Ohio’s SB5, which was introduced by state Sen. Shannon Jones, a Springboro Republican, but championed by Gov. John Kasich, who took office declaring he would change Ohio’s collective bargaining law, went down in flames last night as Issue 2 was defeated 61 percent to 39 percent. This was a huge victory for unions who represent the 360,000 public employees whose powers would have been trodden had the law prevailed. And like so many teachers and public workers who sought to overturn SB5, I could not be more relieved today.
Kasich, on the other hand, can be feeling only defeat after last night’s news. In his speech from the Statehouse he humbly conceded, saying, “It’s clear the people have spoken. I heard their voices. I understand their decision. And frankly, I respect what the people have to say in an effort like this. And as a result of that, it requires me to take a deep breath and to spend some time to reflect on what happened here.”
But Ohio Civil Service Employees Association President Christopher Mabe said, “We want to thank the voters of Ohio who used their citizen’s veto to send a message that this extreme legislation was simply out of touch with the majority of Ohioans. Most Ohioans believe that government runs best when front-line workers have a seat at the table. Tonight, they gave us our seat back.”
The campaign against Issue 2 and its subsequent victory has many wondering whether Kasich will have as much success next year in accomplishing his policy goals.
Ohio State University election law professor Dan Tokaji said, “I think there is no question this is a major black eye for the governor. He made the scaling back of collective bargaining rights really the signature issue of the first part of his administration, so this is a huge blow.”
Republicans knew there might be trouble back in the summer which opponents of SB5 turned in a million valid signatures, a record number for a referendum, qualifying Issue 2 for the ballot.
And the amount of campaign money raised by both sides was further indication that Issue 2 was in trouble. We Are Ohio, the coalition of Democrats and major labor unions, raised more than $30 million for their campaign, sometimes soliciting outside help to raise funds, while Building a Better Ohio only raised about $7.6 million, according to recent campaign finance reports. And We Are Ohio outspent Building a Better Ohio by more than a 3-to-1 margin, running far more commercials to spread their message.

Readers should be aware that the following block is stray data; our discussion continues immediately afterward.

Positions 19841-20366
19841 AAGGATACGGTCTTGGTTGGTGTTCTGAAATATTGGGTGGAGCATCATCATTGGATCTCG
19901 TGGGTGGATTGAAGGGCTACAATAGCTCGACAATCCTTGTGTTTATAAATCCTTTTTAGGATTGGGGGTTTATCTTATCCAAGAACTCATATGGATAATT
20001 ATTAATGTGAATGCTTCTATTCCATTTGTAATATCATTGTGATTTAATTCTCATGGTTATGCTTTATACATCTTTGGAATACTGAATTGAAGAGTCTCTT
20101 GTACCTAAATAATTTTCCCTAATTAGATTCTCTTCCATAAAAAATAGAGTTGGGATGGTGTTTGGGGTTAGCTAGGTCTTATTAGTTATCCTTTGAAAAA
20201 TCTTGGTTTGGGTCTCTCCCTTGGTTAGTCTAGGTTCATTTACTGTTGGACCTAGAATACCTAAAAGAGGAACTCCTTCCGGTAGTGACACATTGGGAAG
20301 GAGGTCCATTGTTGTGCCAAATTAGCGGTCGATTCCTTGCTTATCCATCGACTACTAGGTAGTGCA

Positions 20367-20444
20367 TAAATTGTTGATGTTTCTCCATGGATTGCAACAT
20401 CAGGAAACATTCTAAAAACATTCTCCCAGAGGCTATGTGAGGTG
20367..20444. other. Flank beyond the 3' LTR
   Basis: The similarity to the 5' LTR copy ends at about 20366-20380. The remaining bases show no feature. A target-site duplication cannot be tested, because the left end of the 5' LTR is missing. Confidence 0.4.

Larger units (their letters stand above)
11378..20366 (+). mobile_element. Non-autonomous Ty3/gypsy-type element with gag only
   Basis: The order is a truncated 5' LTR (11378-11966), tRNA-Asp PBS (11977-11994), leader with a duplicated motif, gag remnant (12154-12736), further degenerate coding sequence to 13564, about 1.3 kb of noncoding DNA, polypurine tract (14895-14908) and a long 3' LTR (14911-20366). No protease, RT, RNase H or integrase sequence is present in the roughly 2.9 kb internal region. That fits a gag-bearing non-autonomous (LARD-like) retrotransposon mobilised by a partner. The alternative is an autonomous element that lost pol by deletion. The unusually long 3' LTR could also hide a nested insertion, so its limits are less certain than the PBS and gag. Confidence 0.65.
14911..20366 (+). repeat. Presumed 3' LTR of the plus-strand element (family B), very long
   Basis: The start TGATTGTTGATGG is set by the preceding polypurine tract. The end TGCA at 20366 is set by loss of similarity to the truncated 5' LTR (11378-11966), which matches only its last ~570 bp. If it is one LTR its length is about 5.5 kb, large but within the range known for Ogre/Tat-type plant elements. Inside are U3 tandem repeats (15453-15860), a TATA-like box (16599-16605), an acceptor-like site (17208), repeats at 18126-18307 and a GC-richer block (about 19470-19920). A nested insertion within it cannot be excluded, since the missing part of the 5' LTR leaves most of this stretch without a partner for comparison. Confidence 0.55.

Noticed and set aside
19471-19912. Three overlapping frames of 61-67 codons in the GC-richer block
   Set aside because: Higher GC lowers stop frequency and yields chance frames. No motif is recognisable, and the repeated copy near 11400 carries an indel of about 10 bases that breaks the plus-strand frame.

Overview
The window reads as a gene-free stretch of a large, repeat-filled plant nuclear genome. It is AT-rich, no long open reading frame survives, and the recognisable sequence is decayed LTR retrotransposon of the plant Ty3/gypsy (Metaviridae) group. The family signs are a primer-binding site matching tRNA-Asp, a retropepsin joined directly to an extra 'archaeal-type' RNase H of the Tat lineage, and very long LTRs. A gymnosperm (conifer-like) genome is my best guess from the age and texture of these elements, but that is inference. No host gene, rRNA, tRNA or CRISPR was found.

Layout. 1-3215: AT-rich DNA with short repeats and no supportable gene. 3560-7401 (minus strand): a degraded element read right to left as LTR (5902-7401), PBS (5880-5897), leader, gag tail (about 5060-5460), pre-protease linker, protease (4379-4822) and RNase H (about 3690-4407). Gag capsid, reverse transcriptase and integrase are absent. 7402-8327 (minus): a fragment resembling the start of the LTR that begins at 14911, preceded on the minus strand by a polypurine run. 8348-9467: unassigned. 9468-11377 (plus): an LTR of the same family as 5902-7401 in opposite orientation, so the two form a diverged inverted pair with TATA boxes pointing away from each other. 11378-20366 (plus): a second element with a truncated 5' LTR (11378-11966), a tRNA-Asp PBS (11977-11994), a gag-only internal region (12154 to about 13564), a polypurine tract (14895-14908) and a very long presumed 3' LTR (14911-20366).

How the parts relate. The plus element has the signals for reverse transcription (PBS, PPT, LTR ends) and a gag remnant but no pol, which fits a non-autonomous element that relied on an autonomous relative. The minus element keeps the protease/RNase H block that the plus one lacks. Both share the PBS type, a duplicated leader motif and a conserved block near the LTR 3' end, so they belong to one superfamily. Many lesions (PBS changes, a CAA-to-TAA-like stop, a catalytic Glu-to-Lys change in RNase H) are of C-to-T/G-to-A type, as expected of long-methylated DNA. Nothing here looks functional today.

So, does that mean that SB5 is a distant memory? Apparently not, because the October 25 Quinnipiac University poll showed that those polled supported requirements for public workers to pay at least 15 percent of their health care costs and to contribute at least 10 percent of their salary toward their pension. And it also showed support for establishing a merit-based pay system, one of the provisions in SB5.
And the number-two ranking Senate Republican, Sen. Keith Faber continues to argue that lawmakers shouldn’t hesitate to pursue collective bargaining reform again; in spite of the intense opposition such reform has created. He said, “If it’s the right thing to do and we need to work on it again, that’s kind of what we get elected to do.” He also added that he noticed in the final weeks of the campaign that “people are opening up to the need for change.”
So, I’m not sure we have heard the end of this sort of reform in the state of Ohio. The rumblings are out there, and we need to remain vigilant. But for right now, I think we deserve to sit back and celebrate our victory.